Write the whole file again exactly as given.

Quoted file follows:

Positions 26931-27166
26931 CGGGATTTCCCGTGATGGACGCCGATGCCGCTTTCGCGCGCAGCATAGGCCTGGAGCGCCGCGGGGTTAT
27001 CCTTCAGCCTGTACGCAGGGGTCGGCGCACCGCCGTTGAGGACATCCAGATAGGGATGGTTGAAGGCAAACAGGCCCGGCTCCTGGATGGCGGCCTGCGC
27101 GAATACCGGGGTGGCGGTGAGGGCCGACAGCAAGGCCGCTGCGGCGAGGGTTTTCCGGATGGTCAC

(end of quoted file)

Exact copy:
Positions 26931-27166
26931 CGGGATTTCCCGTGATGGACGCCGATGCCGCTTTCGCGCGCAGCATAGGCCTGGAGCGCCGCGGGGTTAT
27001 CCTTCAGCCTGTACGCAGGGGTCGGCGCACCGCCGTTGAGGACATCCAGATAGGGATGGTTGAAGGCAAACAGGCCCGGCTCCTGGATGGCGGCCTGCGC
27101 GAATACCGGGGTGGCGGTGAGGGCCGACAGCAAGGCCGCTGCGGCGAGGGTTTTCCGGATGGTCAC